TPM24—the premier conference for global container shipping, logistics, and supply chain operations— took place March 3-6 in Long Beach, California. The event brings together industry experts across carriers, shippers, and service and technology providers to discuss trends, negotiate contracts, and share the latest perspectives on the international shipping supply chain.

Conflicting forces are currently overwhelming the ocean market, generating additional uncertainty within supply chain operations. Over-capacity across ocean shipping, coupled with increasingly depleted customer inventory, has reduced the rates shippers can charge to their lowest since before the pandemic. Disruptions including the crisis in the Red Sea are helping to raise rates (perhaps temporarily) for many trade lanes, though for unfortunate reasons. With record levels of new shipping capacity coming this year, it will be crucial to monitor how carriers handle profitability and adjust to market trends.

Below, we discuss four major takeaways from our visit to TPM24:

1. Evolving dynamics between carriers and shippers 

Risk of too much capacity: From now until the end of 2026, we will see a significant amount of new capacity. With lower demand levels compared to pandemic peaks, ocean freight has reverted to being a “buyer’s market.” Shippers we spoke with at the conference had no issues getting similar prices to last year, as carriers continue to chase volume. The question is what ends up happening when more capacity is injected into the market. Can rates drop even further? How will this impact relationships if they do?

Relationship resets: High prices, followed by shippers not hitting their volume commitments, have strained shipper-carrier relationships over the last few years. The result is a relationship reset—shippers we spoke with mentioned that they are strategically picking carriers who treated them well during tough times and are shifting volume away from those who pushed extra, costly services to secure contracts.

2. Implementation of new logistics technologies

Is AI just a buzzword at this stage? Unsurprisingly, technology was a key theme of this year’s TPM, and AI stood at the forefront of CEO agendas. The global logistics industry has been slow to operationalize new technology, and shippers and carriers alike have been tasked to find use cases for AI in their respective businesses. But while many companies reference AI in their names or product descriptions, it seems their solutions do not truly embrace AI advances.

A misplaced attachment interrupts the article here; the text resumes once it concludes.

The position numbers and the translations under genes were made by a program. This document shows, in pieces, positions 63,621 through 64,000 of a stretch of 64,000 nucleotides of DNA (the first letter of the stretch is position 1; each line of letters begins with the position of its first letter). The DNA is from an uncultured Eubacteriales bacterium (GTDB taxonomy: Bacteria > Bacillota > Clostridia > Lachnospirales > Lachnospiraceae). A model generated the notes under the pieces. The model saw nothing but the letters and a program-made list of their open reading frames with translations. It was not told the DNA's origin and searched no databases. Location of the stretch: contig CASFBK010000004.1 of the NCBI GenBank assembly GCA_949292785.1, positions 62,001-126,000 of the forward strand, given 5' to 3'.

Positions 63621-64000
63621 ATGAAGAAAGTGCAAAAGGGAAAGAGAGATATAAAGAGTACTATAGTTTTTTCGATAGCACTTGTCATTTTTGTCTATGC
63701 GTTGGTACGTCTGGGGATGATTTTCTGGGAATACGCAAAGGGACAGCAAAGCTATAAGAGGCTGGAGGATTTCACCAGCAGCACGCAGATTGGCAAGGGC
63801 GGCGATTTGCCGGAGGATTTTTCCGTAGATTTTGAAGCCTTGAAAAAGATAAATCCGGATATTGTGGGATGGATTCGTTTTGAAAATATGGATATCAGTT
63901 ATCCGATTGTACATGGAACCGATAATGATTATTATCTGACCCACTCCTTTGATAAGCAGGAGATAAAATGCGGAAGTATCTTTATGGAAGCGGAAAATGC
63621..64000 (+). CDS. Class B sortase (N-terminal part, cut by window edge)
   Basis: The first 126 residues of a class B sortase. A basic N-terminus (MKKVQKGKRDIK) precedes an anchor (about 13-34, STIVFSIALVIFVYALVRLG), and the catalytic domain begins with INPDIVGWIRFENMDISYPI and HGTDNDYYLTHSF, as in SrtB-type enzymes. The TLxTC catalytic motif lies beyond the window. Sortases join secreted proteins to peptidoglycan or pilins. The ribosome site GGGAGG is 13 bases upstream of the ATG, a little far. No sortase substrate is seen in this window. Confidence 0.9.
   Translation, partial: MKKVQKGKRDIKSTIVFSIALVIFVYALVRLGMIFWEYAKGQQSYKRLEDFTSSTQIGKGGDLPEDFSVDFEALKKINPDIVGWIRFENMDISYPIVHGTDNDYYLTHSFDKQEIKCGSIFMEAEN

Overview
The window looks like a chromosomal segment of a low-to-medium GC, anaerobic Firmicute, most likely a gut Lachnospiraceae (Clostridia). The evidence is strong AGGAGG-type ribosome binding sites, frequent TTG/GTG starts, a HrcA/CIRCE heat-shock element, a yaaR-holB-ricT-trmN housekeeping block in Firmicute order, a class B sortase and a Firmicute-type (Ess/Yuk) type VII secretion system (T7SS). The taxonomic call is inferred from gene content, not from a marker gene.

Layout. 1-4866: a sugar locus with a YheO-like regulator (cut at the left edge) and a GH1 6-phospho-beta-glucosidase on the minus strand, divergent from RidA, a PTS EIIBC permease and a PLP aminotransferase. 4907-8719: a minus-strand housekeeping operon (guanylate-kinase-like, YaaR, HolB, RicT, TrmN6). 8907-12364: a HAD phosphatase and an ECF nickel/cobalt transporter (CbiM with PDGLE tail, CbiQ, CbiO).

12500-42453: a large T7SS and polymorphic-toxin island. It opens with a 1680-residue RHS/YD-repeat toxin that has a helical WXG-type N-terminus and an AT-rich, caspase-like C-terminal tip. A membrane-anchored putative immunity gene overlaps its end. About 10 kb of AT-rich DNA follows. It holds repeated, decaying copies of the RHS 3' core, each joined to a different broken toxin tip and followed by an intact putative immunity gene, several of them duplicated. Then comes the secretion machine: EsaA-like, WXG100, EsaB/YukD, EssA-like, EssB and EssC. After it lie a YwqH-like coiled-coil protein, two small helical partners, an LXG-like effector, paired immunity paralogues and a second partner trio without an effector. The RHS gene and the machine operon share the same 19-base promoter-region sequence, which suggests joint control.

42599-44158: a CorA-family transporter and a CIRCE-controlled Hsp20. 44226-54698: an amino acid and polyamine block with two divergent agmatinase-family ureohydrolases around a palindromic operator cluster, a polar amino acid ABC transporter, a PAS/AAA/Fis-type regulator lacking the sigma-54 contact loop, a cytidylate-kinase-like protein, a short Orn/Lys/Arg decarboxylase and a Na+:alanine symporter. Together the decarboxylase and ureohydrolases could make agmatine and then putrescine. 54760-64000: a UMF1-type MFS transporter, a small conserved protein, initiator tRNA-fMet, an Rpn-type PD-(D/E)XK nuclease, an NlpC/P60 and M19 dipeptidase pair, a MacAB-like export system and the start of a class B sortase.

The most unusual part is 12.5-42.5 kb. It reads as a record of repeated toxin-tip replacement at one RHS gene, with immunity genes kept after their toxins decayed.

Among the few actual AI solutions represented at TPM were providers that convert disparate data (i.e., emails with booking confirmations and PDF bills of lading) into structured data that can be imported into various enterprise resource planning (ERP), transportation management system (TMS), or visibility platforms.

How real is end-to-end supply chain visibility? Third-party, carrier-agnostic supply chain visibility platforms have existed for over a decade. While carrier-provided data continues to improve as carrier integrations further standardize, there is a noticeable gap between shipment-level visibility and item-level visibility. Leading visibility platforms are investing in creative ways to ingest item-level data at the origin to help solve this pain point for many shippers. AI and machine learning can make a big difference in the near term here.

3. The decarbonization agenda 

Decarbonization and other efforts to reduce environmental impact were a major focus throughout the convention. Carriers are putting their money where it counts by investing in cleaner fuels and vessels—and want shippers to share the cost. A few significant elements worth noting: 

A need for consistent, standardized measurement: Although we’ve seen progress in this space, decarbonization reporting requirements remain misaligned across the industry. Cooperation between government and private sector entities is needed to streamline simplicity for all parties.

Carrier investment in alternative energy sources: Switching from conventional fossil fuels like heavy fuel oil (HFO) and marine diesel oil (MDO) to cleaner and greener options is essential to meet carbon emission targets. Carriers are investing in alternatives such as liquefied natural gas (LNG), biofuels, hydrogen, and ammonia to lessen their carbon footprint. The challenge is to make these alternative fuels readily available at a reasonable cost and in the required quantities at ports to facilitate a more significant change over the next 5-10 years.

Regulation alone will not meet emission targets: Regulatory frameworks are critical to driving industry decarbonization. However, regulation alone will not produce needed results. Collaboration among industry stakeholders—including carriers, shipbuilders, shippers, and governments—is essential, as sharing knowledge, resources, and best practices will accelerate progress.

4. Disruption is the new normal

The international supply chain has experienced a disruption every few months for some time; this is now the backdrop to “business as usual.” As such, many organizations have grown more adept at adjusting to and managing these events. 

With that said, this does not mean the supply chain is protected from major turmoil. Red Sea impacts are throwing off lead times and increasing prices. On top of this, the U.S. East Coast port labor contract expires in September. The supply chain appears ready to adapt, but organizations will need to proactively prepare.

For more insight on the future of the container shipping industry, read our 2024 container shipping outlook.